Cherry Valley Cooperative (CVC), a group of young community-oriented farmers, will hold two Meet Your Farmer Tour & Talks on February 25 and March 25 from 3 to 4 p.m. followed by a community potluck. The farm is located at 619 Cherry Valley Road on 97 acres of land in Skillman. Formerly Sans Suocis Farm, the property contains preserved farmland, woodlands, classified wetlands, a freshwater pond, and residential space. For more information, visit www.cherryvalleycoop.org.

Performances of Disney’s Beauty and the Beast will be held at Stuart Country Day School’s Cor Unum Theatre on Friday, February 24 at 7 p.m. and Saturday, February 25 at 2 p.m. and 7 p.m. To purchase tickets in advance, visit www.stuartschool.org/beauty.

Robert Wood Johnson University Hospital Somerset (RWJS) became the first hospital in New Jersey to offer specialized primary care services for the LGBTQIA community when the hospital opened PROUD Family Health at the RWJ Somerset Family Practice on January 30.

PROUD Family Health will provide services tailored to meet the unique health care needs of the LGBTQIA community in a safe, supportive environment. Services will include primary medical care for children and adults, hormone therapy and monitoring, HIV care, health education, counseling, support groups, and referrals for specialty services such as behavioral health services. more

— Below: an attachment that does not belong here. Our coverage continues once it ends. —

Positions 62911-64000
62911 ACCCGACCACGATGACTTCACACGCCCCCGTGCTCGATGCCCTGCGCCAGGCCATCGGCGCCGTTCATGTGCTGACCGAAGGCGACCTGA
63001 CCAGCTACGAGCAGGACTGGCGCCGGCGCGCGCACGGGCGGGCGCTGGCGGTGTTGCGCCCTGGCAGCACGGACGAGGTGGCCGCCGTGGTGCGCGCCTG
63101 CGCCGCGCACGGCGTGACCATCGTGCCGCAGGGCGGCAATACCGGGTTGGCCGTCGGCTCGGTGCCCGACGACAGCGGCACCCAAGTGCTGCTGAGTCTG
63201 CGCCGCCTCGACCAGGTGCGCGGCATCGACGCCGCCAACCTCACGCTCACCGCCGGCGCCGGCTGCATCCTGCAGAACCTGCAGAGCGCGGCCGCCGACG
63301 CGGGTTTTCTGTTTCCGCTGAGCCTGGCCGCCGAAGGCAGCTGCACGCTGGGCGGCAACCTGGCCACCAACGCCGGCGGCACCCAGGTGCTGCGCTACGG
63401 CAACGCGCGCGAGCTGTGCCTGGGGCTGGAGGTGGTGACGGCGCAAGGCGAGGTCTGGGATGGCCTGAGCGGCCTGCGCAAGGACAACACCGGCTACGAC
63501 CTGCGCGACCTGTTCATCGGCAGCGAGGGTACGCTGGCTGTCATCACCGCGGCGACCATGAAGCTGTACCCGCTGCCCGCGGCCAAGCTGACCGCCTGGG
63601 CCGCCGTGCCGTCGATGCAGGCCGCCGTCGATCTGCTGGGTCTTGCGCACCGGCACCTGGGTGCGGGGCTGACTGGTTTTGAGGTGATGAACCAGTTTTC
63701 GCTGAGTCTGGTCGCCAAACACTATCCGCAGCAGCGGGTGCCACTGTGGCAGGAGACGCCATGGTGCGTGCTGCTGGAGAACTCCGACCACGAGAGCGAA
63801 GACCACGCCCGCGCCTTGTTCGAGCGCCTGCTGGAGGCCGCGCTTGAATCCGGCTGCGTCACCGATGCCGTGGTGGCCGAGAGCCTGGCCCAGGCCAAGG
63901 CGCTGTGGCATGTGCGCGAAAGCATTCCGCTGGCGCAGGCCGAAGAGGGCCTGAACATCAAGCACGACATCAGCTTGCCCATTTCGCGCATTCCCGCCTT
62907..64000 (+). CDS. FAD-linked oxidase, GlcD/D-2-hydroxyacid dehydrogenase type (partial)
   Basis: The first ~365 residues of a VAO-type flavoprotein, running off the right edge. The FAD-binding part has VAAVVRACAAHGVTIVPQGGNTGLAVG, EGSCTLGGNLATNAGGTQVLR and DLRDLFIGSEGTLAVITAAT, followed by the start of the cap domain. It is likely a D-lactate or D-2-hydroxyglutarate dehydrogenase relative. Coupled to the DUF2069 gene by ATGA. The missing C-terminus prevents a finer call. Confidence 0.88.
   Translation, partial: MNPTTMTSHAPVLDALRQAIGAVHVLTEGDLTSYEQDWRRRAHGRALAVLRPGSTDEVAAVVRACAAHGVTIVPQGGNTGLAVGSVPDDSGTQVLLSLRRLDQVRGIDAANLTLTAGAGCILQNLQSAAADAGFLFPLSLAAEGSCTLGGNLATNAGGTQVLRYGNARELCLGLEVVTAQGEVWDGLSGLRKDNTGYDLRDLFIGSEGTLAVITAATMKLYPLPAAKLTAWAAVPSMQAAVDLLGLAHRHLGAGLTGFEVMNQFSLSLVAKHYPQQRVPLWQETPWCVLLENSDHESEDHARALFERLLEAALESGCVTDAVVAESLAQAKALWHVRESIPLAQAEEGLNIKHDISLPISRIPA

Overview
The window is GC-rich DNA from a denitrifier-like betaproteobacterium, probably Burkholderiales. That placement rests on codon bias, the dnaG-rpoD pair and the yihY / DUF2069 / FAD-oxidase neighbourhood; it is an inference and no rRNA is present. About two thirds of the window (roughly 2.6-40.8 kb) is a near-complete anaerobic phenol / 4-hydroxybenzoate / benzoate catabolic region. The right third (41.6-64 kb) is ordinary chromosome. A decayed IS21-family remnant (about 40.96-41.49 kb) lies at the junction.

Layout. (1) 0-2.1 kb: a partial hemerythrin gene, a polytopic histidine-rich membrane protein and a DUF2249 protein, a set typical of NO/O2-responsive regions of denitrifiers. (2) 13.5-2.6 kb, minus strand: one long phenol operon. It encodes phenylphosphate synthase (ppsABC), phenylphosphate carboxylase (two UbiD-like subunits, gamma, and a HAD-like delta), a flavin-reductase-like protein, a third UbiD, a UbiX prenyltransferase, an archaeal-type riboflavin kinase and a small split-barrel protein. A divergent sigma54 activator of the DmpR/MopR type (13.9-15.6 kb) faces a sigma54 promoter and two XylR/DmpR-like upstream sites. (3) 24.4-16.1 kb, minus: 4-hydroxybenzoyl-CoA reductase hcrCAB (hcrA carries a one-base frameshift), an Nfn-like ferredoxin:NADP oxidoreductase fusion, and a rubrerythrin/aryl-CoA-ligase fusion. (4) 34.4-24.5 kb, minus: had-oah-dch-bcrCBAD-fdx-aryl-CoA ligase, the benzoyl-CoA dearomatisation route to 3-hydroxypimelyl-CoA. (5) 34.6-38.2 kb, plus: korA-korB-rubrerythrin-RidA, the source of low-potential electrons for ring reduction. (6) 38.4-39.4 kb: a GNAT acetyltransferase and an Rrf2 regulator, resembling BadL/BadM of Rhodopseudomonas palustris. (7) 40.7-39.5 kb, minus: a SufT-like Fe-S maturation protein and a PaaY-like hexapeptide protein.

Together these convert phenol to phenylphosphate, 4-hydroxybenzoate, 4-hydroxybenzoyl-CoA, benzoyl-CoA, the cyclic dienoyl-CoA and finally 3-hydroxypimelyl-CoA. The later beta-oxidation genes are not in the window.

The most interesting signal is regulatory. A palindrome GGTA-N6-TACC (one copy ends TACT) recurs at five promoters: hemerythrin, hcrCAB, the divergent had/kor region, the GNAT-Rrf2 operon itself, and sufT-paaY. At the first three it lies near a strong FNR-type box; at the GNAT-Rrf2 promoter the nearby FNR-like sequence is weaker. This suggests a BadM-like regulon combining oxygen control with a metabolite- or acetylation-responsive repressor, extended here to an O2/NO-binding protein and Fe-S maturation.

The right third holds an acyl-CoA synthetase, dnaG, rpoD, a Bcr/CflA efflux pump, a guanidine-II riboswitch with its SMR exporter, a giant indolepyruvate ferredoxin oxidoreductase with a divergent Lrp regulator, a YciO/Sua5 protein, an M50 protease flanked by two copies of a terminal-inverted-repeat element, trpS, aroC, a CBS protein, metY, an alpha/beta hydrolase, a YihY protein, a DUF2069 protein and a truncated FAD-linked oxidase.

On Saturday, March 4 at 7:30 p.m. at Richardson Auditorium in Alexander Hall, the Princeton University Glee Club and Princeton University Orchestra come together to present one of the most renowned masterpieces in classical music: Wolfgang Amadeus Mozart’s Requiem in D minor, K.626. This performance of the legendary work — the last penned by the great composer — will be conducted by Renata Berlin, and will feature soloists from the University’s Department of Music’s Vocal Performance Faculty: soprano Rochelle Ellis, mezzo-soprano Barbara Rearick, tenor David Kellett, and bass Kevin Deas. more

SEUSSICAL THE MUSICAL JR: Travis Gawason as the Cat in the Hat and Jason Weiland as Jojo in the Downtown Performing Arts Center production of Seussical the Musical Jr.